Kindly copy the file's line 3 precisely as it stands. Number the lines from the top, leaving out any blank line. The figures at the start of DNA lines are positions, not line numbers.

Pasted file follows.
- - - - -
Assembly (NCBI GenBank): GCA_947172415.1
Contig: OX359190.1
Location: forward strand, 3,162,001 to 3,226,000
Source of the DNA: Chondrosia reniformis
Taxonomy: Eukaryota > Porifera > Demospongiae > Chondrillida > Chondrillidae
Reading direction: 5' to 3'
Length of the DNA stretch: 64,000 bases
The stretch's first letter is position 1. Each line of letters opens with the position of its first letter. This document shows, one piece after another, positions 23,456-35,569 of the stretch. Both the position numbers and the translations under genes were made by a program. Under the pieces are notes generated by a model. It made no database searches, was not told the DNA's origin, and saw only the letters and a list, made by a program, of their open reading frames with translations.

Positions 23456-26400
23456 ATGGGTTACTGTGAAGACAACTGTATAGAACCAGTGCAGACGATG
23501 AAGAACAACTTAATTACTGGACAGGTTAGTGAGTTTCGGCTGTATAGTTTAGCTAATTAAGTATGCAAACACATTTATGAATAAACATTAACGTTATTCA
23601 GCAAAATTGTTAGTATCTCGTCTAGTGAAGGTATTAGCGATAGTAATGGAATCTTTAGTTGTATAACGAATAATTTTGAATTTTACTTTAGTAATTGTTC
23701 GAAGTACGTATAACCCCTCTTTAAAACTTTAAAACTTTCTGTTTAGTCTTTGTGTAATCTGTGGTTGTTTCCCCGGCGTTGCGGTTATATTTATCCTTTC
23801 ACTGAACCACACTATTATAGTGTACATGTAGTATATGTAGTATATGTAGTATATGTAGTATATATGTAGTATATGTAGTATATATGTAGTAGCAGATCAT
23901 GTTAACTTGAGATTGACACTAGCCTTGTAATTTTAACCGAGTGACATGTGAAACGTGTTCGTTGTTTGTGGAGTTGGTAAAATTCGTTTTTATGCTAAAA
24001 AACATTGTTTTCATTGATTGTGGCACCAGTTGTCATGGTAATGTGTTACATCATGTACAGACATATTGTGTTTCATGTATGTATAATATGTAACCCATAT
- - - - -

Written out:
Location: forward strand, 3,162,001 to 3,226,000